One of my favorite parts of the aquarium hobby is learning about different aquatic habitats, and considering the ecology and the fishes which reside in them. This of course, gives me a lot of inspiration for new aquarium executions. That's what keeps this hobby so amazing!
I'm totally fascinated by the floodplain rivers and wetland complexes from which many of our aquarium fishes come. Most of these habitats are subject to extensive seasonal flooding. Large river channels possess well-developed fringing floodplain systems, such as the "internal delta", located at the confluence of the Apure and Orinoco.
A "morichal" is a lowland stream found in Savannah areas of South America, Amazon River basin, the upper Negro River drainage in Brazil, the Orinoco River basin, and along the Orinoco River in Colombia and Venezuela, among other locales. The habitat is dominated by a certain type of palm tree, the "Moriche Palm" (Mauritia flexousa), and extensive riparium vegetation. This palm only grows were its roots can be underwater (love that!),and typically is found in groups- hence the term, "morichal", which refers to...a group of them!
These are surprisingly densely populated habitats, fish wise. Morichals are characterized as having what ecologists call "High structural complexity". The two types of morichal habitats are flooded vegetated areas and "sandbanks." The flooded vegetated areas are dominated by stands of the aforementioned "Moriche palm", having up to 90% substrate coverage, consisting of large woody debris derived from riparian vegetation (mainly the palms), as well as terrestrial grass and leaf litter. These habitats have a very moderate or slow current (< 0.05 m/s) and depth (3ft/ 1 m or less).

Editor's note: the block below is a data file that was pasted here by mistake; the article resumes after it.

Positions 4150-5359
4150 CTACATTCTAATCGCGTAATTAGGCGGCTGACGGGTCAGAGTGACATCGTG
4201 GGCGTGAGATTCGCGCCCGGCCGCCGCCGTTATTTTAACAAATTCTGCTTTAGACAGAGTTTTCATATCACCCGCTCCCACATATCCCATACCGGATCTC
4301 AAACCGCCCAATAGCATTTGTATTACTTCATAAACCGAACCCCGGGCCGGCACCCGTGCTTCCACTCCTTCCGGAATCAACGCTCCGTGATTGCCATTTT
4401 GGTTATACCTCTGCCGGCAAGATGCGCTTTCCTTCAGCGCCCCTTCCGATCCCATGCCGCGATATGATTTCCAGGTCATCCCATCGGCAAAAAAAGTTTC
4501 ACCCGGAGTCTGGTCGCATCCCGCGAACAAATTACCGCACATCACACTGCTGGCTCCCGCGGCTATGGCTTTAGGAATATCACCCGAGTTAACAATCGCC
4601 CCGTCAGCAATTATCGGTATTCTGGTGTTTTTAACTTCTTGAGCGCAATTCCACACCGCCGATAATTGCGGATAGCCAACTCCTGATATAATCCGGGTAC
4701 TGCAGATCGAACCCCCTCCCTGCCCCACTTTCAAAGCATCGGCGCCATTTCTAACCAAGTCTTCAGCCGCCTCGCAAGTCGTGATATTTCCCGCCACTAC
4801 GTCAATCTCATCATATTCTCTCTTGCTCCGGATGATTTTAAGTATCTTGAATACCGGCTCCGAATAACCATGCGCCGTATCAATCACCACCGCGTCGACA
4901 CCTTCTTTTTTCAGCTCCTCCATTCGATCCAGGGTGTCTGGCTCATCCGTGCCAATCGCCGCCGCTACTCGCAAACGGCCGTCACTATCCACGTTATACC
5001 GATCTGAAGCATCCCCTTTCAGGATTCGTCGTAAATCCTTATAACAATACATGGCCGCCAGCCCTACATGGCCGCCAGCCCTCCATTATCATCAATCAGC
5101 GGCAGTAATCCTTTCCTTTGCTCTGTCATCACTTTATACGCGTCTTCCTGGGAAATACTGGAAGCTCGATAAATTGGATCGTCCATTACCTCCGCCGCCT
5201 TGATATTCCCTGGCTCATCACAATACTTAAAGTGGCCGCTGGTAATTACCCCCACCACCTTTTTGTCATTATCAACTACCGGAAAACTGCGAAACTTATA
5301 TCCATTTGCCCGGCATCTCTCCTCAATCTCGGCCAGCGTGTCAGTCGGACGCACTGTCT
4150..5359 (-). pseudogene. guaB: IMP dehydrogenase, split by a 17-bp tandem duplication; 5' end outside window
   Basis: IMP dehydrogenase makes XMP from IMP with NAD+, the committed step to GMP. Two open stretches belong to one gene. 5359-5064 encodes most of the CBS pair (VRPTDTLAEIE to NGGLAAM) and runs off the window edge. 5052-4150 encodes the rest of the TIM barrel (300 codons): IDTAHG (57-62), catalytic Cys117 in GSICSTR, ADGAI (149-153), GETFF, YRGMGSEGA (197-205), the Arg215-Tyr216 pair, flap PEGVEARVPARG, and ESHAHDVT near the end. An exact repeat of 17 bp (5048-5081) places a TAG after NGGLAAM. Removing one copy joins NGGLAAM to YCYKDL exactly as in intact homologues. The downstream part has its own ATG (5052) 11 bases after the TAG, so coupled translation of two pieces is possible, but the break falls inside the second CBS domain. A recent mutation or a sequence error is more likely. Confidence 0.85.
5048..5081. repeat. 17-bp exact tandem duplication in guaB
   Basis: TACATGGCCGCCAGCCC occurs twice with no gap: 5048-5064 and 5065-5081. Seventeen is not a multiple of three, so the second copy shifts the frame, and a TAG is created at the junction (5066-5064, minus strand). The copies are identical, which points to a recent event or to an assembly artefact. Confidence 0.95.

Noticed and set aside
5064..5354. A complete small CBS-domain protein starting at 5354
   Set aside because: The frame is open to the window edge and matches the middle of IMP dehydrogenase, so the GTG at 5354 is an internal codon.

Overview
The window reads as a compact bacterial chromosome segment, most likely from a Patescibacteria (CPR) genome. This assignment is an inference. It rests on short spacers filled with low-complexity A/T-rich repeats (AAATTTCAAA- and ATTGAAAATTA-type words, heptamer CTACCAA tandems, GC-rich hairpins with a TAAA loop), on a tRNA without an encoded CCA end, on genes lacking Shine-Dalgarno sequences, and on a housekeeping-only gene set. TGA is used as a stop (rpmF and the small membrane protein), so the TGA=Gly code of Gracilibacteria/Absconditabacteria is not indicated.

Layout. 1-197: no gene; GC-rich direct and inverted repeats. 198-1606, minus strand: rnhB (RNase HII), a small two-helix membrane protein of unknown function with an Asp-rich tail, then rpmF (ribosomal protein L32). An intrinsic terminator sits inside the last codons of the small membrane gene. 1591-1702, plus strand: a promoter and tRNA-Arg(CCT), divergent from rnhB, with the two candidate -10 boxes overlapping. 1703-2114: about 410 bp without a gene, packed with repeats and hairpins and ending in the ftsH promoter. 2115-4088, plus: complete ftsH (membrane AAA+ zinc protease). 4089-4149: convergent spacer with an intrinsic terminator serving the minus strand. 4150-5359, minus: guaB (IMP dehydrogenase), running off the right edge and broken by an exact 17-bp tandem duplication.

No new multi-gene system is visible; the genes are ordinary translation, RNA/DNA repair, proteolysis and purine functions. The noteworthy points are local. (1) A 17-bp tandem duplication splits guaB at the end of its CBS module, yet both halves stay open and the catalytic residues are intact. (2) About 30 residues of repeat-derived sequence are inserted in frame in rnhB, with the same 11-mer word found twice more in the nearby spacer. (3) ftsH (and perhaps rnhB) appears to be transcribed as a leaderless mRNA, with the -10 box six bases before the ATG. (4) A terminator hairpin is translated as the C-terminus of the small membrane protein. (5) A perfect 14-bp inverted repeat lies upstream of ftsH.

"Sandbanks" in the morichal are defined as sandy beaches off of the main channels (mostly comprised of coarse sand substrate) with depth of around 3ft/ 1 m, and moderate current (< 0.06 m/s).
Morichals are considered important systems for the maintenance of freshwater Neotropical fauna in lowland savannas. The monodominant stands of the palm and associated growths provide important food to a great number of species,
Although typically supplied with underground water sources throughout the year, these streams swell with water during periods of seasonal flooding. Riparian vegetation and sandy substrates abound. And when you have trees, vegetation, and seasonal influx of water, utilizing botanicals in your aquarium replication of this habitat is just "par for the course', right?
The habitat itself has an abundance of botanical debris, leaves, macro algae, fallen branches, palm fronds, and a matrix of roots and such. And, with terrestrial plants growing right up to the water's edge, the possibilities to create a cool aquatic display are unlimited! With a little creativity, one could simulate the growth of the riparian vegetation of the "morichal."
The flooded vegetation habitats along most morichals are important to fish fauna, composed largely of small-bodied cichlids, characins, lebiasinids, and silurids. The sand patches tend to have slightly less species richness and population density than the vegetated areas.
It makes sense that the vegetated habitats are more populous, right? I mean, these littoral habitats, which contain woody debris and leaf litter are known by ecologists to support higher "primary and secondary productivity" which provides fishes with more foraging opportunities on a larger variety of substrates.
Again, it's a case of the fishes following the food- an idea we've discussed many times here, right? 🤓
In a study I found of a typical morichal habitat by authors Carmen G. Montaña, Craig A. Layman, and Donald C. Taphorn, the distribution of fishes among the two major morichal habitats was explained as follows: